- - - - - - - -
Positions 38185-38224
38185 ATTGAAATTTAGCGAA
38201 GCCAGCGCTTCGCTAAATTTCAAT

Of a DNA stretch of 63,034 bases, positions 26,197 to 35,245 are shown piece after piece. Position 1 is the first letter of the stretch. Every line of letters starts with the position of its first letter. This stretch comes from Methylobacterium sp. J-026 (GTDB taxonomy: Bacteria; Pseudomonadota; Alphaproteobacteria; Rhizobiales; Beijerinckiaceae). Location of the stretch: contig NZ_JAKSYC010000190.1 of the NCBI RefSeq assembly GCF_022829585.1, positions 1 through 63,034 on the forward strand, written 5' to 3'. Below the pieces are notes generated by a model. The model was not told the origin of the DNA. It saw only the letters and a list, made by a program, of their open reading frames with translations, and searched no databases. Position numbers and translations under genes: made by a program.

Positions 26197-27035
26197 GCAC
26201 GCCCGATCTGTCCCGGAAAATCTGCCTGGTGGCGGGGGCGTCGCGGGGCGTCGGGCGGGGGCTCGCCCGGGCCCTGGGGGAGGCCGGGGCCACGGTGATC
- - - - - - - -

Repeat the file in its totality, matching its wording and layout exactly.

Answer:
Positions 38185-38224
38185 ATTGAAATTTAGCGAA
38201 GCCAGCGCTTCGCTAAATTTCAAT

Of a DNA stretch of 63,034 bases, positions 26,197 to 35,245 are shown piece after piece. Position 1 is the first letter of the stretch. Every line of letters starts with the position of its first letter. This stretch comes from Methylobacterium sp. J-026 (GTDB taxonomy: Bacteria; Pseudomonadota; Alphaproteobacteria; Rhizobiales; Beijerinckiaceae). Location of the stretch: contig NZ_JAKSYC010000190.1 of the NCBI RefSeq assembly GCF_022829585.1, positions 1 through 63,034 on the forward strand, written 5' to 3'. Below the pieces are notes generated by a model. The model was not told the origin of the DNA. It saw only the letters and a list, made by a program, of their open reading frames with translations, and searched no databases. Position numbers and translations under genes: made by a program.

Positions 26197-27035
26197 GCAC
26201 GCCCGATCTGTCCCGGAAAATCTGCCTGGTGGCGGGGGCGTCGCGGGGCGTCGGGCGGGGGCTCGCCCGGGCCCTGGGGGAGGCCGGGGCCACGGTGATC